Wind is probably the most important factor. Don't just track nose to the ground, try and interpret what they are doing based on how their tracks look, whether that is straight lining, or meandering around to feed or bed. Try and figure out a direction of travel, then think about where the animals could be, then position yourself to put the wind in your favor. Better to back off and circle around based on your interpretation than to get too close without knowing where they are. Also, glass constantly as you track, they are often closer than you think, so take your time. I treat tracking the same way I would still hunting, move slowly and deliberately.
 

Brendan

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Oh crap, my wife is from Marshfield, this could be interesting, haha! I'd definitely like to throw some ideas at you and see what your thoughts are. Also, I've got more points in most states then my buddies, so might be doing a solo soon myself. My first elk hunt was in 2019, but out of my "group", I have the most experience and since I do logistics for a living, everyone seems to lean on me.

I don't mind hunting with a group, as the camaraderie is great, everyone chips in around camp and it's great swapping stories at the end of the day. We normally hunt in pairs, which is nice to have company, but there are times I'd like to hunt solo as there's less pressure on decisions, and I can cover a lot more ground on my own. For whitetail hunting up in northern Maine, where I like to track, I don't even like someone riding in my truck with me. The way I look at it, is if you want to track mature whitetails or even stillhunt them they way I do, you need to be independent of everyone else, so drive your own rig.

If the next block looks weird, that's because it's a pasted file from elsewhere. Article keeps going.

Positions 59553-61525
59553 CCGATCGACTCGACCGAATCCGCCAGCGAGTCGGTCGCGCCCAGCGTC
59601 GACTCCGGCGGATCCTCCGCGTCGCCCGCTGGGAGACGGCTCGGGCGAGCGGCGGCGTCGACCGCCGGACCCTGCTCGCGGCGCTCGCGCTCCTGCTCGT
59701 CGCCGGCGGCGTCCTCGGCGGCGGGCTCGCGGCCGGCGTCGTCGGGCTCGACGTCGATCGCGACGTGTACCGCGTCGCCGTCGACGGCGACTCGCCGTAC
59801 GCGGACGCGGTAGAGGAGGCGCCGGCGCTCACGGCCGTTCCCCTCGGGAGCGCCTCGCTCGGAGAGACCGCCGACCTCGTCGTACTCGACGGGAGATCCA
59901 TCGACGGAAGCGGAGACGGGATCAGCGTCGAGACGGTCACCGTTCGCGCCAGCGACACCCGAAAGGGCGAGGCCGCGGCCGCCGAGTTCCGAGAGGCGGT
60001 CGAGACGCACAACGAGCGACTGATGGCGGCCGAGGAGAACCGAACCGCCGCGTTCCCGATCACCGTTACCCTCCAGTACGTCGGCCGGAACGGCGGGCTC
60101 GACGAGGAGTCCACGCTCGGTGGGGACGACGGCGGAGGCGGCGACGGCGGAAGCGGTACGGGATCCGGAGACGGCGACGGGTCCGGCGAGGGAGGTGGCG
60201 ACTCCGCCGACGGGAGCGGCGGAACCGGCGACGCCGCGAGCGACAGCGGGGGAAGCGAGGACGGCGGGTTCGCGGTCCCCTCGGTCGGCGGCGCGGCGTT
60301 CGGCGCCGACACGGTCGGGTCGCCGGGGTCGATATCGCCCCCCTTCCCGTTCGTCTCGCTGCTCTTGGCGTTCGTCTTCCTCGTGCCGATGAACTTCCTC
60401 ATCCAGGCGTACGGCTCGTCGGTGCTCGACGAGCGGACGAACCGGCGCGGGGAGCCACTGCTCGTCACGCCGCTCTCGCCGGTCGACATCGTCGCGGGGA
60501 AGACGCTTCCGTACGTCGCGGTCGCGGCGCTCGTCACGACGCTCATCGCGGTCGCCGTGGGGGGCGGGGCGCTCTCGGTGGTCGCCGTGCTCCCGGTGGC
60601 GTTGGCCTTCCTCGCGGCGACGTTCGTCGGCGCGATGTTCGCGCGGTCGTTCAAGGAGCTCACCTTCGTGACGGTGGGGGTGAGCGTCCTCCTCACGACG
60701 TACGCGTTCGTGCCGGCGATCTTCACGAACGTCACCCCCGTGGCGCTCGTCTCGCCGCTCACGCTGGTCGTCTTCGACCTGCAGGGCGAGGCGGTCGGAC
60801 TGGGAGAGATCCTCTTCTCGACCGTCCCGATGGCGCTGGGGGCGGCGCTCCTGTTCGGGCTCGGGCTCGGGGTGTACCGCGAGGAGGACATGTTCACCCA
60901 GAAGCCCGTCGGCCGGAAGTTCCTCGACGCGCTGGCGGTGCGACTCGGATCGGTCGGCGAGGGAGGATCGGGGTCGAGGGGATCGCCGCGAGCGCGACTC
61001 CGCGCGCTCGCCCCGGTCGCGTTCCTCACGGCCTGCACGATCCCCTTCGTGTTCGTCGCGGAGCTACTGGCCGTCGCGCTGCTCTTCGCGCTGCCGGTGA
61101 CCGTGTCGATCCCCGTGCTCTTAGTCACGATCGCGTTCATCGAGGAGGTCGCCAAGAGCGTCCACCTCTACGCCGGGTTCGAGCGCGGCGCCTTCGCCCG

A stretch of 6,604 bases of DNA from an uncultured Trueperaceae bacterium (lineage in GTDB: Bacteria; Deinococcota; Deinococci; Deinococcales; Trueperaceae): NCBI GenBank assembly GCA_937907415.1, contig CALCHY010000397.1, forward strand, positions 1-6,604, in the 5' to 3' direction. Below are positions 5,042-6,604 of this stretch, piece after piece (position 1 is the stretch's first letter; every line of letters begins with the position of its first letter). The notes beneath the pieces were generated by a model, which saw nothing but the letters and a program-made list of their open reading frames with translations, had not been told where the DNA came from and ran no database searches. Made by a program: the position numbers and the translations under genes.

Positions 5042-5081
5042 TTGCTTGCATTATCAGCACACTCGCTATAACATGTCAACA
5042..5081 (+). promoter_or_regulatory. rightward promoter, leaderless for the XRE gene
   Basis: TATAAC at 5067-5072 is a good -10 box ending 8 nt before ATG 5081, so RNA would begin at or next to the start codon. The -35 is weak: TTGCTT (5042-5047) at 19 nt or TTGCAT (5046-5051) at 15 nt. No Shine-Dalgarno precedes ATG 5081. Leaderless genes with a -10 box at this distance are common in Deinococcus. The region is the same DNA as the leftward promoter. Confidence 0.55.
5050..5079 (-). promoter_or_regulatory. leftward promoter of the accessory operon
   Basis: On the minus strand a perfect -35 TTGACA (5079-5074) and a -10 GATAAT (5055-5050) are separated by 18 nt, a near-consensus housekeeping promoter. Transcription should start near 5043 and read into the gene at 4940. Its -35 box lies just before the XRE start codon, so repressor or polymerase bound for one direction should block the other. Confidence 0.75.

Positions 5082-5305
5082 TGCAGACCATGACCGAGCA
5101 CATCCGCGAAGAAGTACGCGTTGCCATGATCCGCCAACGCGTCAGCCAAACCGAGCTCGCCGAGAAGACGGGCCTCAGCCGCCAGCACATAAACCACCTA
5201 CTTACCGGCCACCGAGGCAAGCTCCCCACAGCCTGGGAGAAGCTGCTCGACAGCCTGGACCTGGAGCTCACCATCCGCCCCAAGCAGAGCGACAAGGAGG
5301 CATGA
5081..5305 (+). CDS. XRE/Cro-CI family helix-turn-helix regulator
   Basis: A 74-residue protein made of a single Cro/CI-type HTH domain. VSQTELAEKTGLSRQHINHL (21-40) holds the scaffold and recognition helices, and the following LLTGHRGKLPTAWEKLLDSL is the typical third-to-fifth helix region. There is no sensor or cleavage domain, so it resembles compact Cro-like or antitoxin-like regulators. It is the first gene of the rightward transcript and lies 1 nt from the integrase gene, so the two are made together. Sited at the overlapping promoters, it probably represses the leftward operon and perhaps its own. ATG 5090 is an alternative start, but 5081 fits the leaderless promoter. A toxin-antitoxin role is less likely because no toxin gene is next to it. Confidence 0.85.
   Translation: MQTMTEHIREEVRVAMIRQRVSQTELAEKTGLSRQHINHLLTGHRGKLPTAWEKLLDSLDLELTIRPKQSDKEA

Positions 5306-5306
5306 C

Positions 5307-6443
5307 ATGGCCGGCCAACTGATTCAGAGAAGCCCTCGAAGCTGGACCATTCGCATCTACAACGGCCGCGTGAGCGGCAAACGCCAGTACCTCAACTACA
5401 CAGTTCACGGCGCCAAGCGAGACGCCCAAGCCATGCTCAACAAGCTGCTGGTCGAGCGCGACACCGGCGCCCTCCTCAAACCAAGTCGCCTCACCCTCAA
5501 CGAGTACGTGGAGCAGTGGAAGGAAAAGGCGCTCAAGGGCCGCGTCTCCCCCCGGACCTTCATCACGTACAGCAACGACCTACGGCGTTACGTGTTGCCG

I'm playing the points game too so have bunch in different states. I feel the same way solo vs. group: Now been out west 8 times, driven every single time, and 6 of those times have been solo. There are times when I think solo is the only way to go, and other times where it'd be great to have someone else there with you.

Let me know if you ever want to find time to talk or meet up somewhere. I probably won't hunt Elk this year because I've got a bunch of non-hunting trips planned already, but may shoot for a 1-week trip somewhere for Antelope, Deer, or even Upland / Ducks.